Edition: New English Library, 1975
This is one of my favourite novels, partly because I have a soft spot for the Peter Wimsey series, and partly because it is set in Oxford. It reads as though Dorothy Sayers was finally really indulging herself - she resolves the long-running romantic tension between Harriet Vane and Lord Peter, and she clearly also had very fond memories of her own time in Oxford. The plot may be self indulgent, but the writing is as good as ever; this is probably going to be the favourite among most Peter Wimsey fans.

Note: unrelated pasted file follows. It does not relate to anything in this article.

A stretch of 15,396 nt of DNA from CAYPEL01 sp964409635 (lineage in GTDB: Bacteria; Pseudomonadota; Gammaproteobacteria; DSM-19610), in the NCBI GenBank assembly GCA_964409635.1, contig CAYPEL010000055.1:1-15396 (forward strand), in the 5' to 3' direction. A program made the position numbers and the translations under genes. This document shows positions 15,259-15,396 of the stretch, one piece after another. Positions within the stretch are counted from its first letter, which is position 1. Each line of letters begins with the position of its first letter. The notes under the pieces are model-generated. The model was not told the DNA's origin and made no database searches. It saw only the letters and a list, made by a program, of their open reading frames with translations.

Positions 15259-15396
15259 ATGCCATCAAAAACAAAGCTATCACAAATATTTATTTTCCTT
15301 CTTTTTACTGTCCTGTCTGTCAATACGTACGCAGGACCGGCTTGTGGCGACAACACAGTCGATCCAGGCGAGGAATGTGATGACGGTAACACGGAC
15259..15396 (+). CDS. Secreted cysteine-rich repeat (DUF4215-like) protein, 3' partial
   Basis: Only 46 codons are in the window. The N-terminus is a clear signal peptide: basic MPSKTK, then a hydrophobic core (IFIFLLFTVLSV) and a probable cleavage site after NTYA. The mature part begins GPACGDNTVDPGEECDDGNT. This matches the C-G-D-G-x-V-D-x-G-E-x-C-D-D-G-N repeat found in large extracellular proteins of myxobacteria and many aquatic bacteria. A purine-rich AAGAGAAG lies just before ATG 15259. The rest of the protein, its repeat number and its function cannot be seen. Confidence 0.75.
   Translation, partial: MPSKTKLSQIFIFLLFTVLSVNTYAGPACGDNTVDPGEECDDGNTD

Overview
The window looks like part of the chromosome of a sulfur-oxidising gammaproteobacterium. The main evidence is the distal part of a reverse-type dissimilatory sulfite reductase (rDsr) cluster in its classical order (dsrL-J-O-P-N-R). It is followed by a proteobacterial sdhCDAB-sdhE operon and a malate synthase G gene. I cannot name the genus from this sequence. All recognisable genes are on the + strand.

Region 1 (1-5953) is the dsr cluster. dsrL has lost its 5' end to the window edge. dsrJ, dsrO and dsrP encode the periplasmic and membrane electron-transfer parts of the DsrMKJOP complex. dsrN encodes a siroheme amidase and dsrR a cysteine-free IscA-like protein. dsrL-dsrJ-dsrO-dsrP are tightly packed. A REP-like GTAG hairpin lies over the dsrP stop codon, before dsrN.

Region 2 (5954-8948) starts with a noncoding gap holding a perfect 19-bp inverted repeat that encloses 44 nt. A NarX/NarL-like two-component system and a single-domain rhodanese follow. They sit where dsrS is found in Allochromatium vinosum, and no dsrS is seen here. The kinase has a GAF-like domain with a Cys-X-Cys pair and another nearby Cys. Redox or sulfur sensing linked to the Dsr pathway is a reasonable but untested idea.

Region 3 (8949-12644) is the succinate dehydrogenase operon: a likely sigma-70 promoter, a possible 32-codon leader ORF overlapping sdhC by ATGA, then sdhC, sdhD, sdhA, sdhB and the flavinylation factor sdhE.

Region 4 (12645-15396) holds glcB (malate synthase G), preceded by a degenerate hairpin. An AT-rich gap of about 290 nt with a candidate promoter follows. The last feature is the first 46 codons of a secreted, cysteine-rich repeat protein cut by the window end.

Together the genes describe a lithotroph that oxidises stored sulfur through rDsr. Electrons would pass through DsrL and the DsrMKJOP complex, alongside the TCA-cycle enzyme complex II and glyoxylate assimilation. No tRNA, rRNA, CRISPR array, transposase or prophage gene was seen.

The plot isn't actually a murder mystery, but is concerned with an investigation into a poison pen letter writer and player of nasty practical jokes in Harriet Vane's old college. The seriousness of these attacks are shown by an attempted suicide by one of the students.
It is not until Peter returns from abroad that progress can be made in solving the mystery - naturally, since he's the Sherlock Holmes to Harriet Vane's Watson; but the mystery is not so important as the relationship between the two of them and the background of Oxford in the thirties.